Young, energetic and depressed
Dr Rachel Teoh, MBBS, Dip Fam Med, Dip Derm
People often think of depression as an adult problem, but children, especially adolescents, commonly suffer from depression. What's more, depression in adolescent is often accompanied by behavioral problems, substance abuse and anxiety. The exact cause of depression is unknown. Studies suggest an individual's behaviour and thoughts can play a role. For example, tendencies for people to be pessimistic about the future and their surroundings put them at risk.
But there are certain risk factors that increase the risk of depression in an adolescent. These include:
History of depression in a parent or sibling
Poor coping skills
Previous bouts of depression
History of anxiety disorders, learning disabilities, attention deficit hyperactivity disorder
History of brain injury or low birth weight
Chronic medical illness
Depressed mood such as feeling down and sad much of the time is a key symptom of depression. But children or adolescent sometimes lack the emotional maturity to recognise that they are dealing with depression. As a coping mechanism, they sometimes seek out activities to temporarily lift their mood; for example thrill seeking activities, promiscuity and drug abuse. The need for social connection is much more intense and urgent. Other symptoms include the following:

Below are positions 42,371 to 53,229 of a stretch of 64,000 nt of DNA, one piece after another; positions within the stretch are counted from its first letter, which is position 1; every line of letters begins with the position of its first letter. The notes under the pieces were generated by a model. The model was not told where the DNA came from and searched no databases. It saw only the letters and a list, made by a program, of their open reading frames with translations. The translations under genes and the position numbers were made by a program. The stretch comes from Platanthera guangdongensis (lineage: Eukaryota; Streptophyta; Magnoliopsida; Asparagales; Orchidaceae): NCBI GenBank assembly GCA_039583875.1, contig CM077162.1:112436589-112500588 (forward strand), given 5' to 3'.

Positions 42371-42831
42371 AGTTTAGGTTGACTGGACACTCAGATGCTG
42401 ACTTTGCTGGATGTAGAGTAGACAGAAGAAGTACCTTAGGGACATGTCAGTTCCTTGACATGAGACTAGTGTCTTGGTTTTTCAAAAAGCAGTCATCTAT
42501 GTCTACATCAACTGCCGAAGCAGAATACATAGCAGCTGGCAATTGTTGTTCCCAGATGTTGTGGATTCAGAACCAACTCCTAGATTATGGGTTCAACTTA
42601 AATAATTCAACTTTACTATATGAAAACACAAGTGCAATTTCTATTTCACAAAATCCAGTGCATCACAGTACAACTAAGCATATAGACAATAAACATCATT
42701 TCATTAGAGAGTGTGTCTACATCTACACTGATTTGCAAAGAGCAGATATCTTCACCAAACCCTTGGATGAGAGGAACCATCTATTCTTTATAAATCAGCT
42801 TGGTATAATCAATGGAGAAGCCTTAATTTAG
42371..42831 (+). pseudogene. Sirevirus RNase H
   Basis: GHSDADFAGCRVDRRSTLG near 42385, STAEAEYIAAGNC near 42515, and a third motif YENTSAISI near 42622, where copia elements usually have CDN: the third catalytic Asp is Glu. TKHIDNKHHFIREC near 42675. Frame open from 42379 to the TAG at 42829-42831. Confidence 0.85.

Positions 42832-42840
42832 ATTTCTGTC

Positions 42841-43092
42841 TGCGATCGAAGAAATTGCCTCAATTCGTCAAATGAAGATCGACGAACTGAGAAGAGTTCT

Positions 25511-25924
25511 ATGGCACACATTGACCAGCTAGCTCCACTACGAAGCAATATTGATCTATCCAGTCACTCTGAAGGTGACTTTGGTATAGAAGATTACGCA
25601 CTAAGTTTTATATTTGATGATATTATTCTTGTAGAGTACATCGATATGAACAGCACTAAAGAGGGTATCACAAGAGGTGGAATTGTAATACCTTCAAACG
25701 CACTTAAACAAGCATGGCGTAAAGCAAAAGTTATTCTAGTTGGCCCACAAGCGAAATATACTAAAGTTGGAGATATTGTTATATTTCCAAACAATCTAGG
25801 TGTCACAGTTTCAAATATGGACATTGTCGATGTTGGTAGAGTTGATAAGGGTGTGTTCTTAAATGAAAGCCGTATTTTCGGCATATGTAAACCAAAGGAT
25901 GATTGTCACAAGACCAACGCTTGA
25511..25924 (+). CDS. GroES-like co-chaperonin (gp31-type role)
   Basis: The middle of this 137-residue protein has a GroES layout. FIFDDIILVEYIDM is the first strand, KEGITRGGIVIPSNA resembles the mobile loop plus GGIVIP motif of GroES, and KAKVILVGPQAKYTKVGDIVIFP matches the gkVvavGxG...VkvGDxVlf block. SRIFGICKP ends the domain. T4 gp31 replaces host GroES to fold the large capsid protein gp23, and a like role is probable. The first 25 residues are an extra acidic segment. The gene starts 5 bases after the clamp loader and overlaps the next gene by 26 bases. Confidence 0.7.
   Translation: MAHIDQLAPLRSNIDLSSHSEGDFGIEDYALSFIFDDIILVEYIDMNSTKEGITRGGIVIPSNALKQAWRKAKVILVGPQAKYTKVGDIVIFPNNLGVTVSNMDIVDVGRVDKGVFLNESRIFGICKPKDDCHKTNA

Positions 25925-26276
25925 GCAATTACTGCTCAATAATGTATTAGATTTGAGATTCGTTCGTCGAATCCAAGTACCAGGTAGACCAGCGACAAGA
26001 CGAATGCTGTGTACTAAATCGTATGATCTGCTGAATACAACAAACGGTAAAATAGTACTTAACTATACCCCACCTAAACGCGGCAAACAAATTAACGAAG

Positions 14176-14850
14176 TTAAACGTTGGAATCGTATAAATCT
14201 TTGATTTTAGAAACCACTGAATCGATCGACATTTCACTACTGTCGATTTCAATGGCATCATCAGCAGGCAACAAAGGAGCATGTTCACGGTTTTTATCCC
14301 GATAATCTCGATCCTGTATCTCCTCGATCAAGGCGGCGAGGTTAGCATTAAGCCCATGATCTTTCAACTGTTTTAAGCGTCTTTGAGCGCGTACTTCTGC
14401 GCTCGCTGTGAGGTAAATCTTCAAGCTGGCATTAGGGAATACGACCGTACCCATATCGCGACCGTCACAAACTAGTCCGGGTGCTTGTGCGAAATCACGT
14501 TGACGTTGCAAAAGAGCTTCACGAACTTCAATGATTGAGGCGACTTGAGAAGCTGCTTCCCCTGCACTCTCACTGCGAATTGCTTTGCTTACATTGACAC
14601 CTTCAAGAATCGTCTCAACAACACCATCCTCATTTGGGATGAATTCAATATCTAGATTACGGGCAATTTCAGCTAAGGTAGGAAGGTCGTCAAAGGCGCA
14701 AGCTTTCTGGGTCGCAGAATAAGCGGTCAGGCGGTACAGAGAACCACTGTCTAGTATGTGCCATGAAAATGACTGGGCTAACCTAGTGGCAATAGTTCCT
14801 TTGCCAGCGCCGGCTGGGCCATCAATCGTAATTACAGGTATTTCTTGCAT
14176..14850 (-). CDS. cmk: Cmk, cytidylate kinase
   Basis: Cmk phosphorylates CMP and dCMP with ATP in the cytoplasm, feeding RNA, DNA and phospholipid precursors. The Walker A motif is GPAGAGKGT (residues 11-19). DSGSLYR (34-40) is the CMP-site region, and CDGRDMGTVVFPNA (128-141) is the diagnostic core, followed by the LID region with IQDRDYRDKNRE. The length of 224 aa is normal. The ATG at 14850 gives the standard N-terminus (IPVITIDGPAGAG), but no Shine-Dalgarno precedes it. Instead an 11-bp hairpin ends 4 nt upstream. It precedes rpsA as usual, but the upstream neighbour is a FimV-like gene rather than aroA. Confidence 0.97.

Appetite and weight can either decrease or increase.
Sleep too much or too little, or odd patterns of sleep.
Agitated and restless.
Recurring thought of death or suicide.
Studies show that in children who are being treated for depression, the condition can last 8 to 13 months. After recovery, 30 to 70 percent of children tend to relapse. In adolescent, depression might last 4 to 9 months, and 20 to 50% might relapse.
Your child's doctor is the best source of information for questions and concerns related to your child's medical problem. Please consult our doctors in person or online using MaNaDr App. You can download MaNaDr App here.
Disclaimer: This article is not intended to be a substitute for medical advice and readers are advised to seek advice from me personally.